It's still not the same profitability as an in-store transaction. So today, we're ambivalent, we want the business. So we're ambivalent as to whether you buy it from us online or you buy it from us in the store. But right now, it's more profitable if it's bought in the store. Michelle and her team, who have done a great job changing the profitability models from how it's distributed, that fulfillment channel and the ship-from-store component has made this significantly more profitable. We think over the next 3 years or so, we will be ambivalent as to where it comes from, from a profitability standpoint also.

So we're moving at a rate [ph], it's much more -- and we're not for competitive reasons going to kind of articulate this, but it was much more profitable this year than it was last year, and it will be much more profitable this year than it was this past year. So we continue to be excited about the progress we're making from a profitability standpoint.

Robert F. Ohmes - BofA Merrill Lynch, Research Division

And sorry, just in-store fulfillment and how that works with GSI.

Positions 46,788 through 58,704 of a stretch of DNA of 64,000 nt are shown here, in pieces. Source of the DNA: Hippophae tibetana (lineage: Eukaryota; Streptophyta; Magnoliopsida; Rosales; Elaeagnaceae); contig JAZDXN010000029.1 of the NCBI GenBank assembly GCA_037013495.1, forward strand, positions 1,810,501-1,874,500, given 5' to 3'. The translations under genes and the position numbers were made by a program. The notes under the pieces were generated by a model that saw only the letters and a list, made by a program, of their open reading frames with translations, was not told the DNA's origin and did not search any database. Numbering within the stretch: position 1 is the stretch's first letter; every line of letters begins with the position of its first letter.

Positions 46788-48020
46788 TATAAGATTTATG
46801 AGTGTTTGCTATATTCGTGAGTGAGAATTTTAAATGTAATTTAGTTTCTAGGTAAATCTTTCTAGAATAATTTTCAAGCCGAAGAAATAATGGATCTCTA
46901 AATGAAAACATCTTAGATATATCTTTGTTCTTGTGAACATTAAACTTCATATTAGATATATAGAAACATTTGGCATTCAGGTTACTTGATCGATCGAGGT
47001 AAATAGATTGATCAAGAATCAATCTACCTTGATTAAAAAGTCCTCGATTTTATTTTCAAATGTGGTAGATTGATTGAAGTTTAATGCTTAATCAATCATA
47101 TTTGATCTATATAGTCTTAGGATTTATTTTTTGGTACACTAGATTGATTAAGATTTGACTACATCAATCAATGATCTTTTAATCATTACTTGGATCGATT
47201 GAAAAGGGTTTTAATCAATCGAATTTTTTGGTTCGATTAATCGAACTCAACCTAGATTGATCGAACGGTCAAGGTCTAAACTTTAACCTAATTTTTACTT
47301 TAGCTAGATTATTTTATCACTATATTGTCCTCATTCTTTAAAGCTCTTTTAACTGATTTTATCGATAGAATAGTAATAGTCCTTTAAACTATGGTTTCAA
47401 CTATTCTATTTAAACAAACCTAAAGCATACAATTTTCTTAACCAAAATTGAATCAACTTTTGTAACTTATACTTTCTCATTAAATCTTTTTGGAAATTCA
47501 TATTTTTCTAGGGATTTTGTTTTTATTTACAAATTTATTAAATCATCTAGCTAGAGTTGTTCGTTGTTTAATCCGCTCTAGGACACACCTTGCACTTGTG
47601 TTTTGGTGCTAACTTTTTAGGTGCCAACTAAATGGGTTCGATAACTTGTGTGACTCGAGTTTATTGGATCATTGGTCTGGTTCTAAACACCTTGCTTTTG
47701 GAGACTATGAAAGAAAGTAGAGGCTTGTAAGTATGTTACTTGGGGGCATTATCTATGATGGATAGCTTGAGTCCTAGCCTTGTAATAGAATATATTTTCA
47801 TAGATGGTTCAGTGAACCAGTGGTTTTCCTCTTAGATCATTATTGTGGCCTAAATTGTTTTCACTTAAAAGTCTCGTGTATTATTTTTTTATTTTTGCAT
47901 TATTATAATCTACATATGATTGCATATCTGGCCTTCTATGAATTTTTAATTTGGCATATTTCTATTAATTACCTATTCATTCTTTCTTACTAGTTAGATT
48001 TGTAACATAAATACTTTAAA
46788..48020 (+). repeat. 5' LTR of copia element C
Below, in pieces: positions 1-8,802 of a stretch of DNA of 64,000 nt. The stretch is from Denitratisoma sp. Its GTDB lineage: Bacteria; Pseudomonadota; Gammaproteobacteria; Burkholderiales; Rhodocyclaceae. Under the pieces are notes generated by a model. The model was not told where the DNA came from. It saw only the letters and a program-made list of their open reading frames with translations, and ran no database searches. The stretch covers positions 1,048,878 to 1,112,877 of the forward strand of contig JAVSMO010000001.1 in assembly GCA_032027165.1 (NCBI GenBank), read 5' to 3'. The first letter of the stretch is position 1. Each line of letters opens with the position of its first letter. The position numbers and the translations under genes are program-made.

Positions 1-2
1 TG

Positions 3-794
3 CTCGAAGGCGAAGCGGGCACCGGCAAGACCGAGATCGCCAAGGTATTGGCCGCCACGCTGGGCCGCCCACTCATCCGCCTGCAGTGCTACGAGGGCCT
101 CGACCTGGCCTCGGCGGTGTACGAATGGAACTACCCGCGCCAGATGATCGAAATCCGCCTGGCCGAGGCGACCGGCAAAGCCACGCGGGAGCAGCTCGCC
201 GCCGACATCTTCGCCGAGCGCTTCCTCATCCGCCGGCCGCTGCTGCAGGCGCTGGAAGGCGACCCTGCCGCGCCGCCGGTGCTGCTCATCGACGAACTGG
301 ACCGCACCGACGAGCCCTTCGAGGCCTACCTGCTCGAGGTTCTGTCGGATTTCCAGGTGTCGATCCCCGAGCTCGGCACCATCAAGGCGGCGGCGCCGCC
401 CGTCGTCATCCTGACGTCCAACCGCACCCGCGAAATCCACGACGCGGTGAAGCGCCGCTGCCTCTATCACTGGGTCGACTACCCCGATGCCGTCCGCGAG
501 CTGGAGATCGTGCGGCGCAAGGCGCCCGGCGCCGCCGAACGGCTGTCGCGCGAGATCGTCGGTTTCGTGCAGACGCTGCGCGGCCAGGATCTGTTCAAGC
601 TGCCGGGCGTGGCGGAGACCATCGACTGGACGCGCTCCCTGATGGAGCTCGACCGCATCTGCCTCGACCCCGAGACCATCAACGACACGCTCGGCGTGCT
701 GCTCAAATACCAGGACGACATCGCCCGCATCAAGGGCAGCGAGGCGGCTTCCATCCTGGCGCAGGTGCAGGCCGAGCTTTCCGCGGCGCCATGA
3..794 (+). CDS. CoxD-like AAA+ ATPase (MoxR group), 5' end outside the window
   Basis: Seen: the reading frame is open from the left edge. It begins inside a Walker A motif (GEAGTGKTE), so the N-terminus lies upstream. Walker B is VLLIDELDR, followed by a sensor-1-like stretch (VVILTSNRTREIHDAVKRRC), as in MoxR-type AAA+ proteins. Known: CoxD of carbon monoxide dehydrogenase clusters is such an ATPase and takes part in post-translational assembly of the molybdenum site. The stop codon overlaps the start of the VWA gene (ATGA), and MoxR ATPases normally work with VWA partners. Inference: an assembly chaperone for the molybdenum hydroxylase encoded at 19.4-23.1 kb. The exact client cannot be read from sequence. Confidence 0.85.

Edward W. Stack

So GSI has a warehouse that they ship product out of. So we buy product. It gets shipped into the GSI warehouse. GSI does the fulfillment, and there is a fee that we paid to do that. We can now, by shipping from a store, we can ship products out of our inventory that we own in the store, and we can get it to the customer faster, and in many cases, we can get it to them cheaper than coming out -- from a distribution standpoint, freight standpoint -- than coming out of GSI's warehouse. And we expect that mix of fulfillment channel to move, continue to move more to ship-from-store at much more profitably. I think that's bad grammar, but you know what I mean, much more profitably than out of GSI's warehouse. From an exclusivity standpoint, the exclusive products that we sell in the store, we sell those online. We continue to move with our brands to try to have more product exclusive to us, whether it would be increasing the colors or the specific styles of product that are exclusive to us that you can't find other places that give us a competitive advantage, and we're continuing to move in that direction.

Robert F. Ohmes - BofA Merrill Lynch, Research Division

Questions?

Unknown Analyst